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Watchdog: Retaliation complaints jump at VA

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WASHINGTON — A federal investigative agency is examining 67 claims of retaliation by supervisors at the Department of Veterans Affairs against employees who filed whistleblower complaints – including 25 complaints filed since June 1, after a growing health care scandal involving long patient waits and falsified records at VA hospitals and clinics became public.

Katherine Mitchell, M.D. said her complaints about the Phoenix VA hospital were ignored. Dozens of veterans died while on waiting lists for appointments there.  CLIFF OWEN/ASSOCIATED PRESS
CLIFF OWEN/ASSOCIATED PRESS
Katherine Mitchell, M.D. said her complaints about the Phoenix VA hospital were ignored. Dozens of veterans died while on waiting lists for appointments there.

The independent Office of Special Counsel said 30 of the complaints about retaliation have passed the initial review stage and were being further investigated for corrective action and possible discipline against VA supervisors and other executives. The complaints were filed in 28 states at 45 separate facilities, Special Counsel Carolyn Lerner said.

Lerner provided the figures in testimony prepared for a Tuesday night hearing before the House Veterans Affairs Committee. The Associated Press obtained copies of her testimony and other witnesses in advance.

Lerner said her office has been able to block disciplinary actions against several VA employees who reported wrongdoing, including one who reported a possible crime at a VA facility in New York.

The counsel’s office also reversed a suspension for a VA employee in Hawaii who reported seeing an elderly patient being improperly restrained in a wheelchair. The whistleblower was granted full back pay and an unspecified monetary award and the official who retaliated against the worker was suspended, Lerner said.

In a related development, the VA said Tuesday it was restructuring its Office of Medical Inspector following a scathing report by Lerner’s agency last month.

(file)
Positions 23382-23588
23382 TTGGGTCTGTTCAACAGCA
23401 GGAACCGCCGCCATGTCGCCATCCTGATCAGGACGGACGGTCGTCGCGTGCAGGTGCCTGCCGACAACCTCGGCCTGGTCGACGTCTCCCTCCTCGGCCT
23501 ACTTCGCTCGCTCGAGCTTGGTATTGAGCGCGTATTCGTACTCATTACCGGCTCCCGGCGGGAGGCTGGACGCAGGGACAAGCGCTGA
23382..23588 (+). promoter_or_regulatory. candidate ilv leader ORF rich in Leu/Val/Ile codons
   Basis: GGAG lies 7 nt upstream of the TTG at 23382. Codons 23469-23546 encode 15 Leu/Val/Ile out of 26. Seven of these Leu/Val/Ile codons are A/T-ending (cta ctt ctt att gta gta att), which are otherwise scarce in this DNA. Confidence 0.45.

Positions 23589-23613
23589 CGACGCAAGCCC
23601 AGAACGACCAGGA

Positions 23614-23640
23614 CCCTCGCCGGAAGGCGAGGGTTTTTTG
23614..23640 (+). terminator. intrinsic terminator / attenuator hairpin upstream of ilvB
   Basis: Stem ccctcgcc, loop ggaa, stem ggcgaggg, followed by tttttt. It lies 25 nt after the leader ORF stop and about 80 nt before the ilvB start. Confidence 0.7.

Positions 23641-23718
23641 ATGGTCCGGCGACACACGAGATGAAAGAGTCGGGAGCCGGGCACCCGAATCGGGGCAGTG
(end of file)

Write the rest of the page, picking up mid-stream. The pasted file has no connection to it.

Acting VA Secretary Sloan Gibson said the department would appoint an interim director of the medical inspector’s office from outside the current office and was suspending the office’s hotline immediately. All complaints would be referred to the VA’s Office of Inspector General.

The head of the medical inspector’s office retired June 30 following a report by the Office of Special Counsel saying that his office played down whistleblower complaints pointing to “a troubling pattern of deficient patient care” at VA facilities.

“Intimidation or retaliation – not just against whistleblowers, but against any employee who raises a hand to identify a problem, make a suggestion or report what may be a violation in law, policy or our core values – is absolutely unacceptable,” Gibson said in a statement. “I will not tolerate it in our organization.”

Meanwhile, a doctor at the Phoenix veterans hospital says she was harassed and humiliated after complaining about problems at the hospital, where dozens of veterans died while on waiting lists for appointments.

Dr. Katherine Mitchell said the hospital’s emergency room was severely understaffed and could not keep up with “the dangerous flood of patients” there. Mitchell, a former co-director of the Phoenix VA hospital’s ER, said in testimony prepared for the House committee that serious medical problems were missed by staffers “overwhelmed by the glut of patients.”

Her complaints were ignored, Mitchell said, and she was transferred, suspended and reprimanded.

Scott Davis, a program specialist at the VA’s Health Eligibility Center in Atlanta, said he was placed on involuntary leave after reporting that officials were “wasting millions of dollars” on a direct mail marketing campaign to promote the health care overhaul signed by President Obama. Davis also reported the possible purging and deletion of at least 10,000 veterans’ health records at the Atlanta center. More records and documents could be deleted or manipulated to mask a major backlog and mismanagement, Davis said. Those records would be hard to identify because of computer-system integrity issues, he said.


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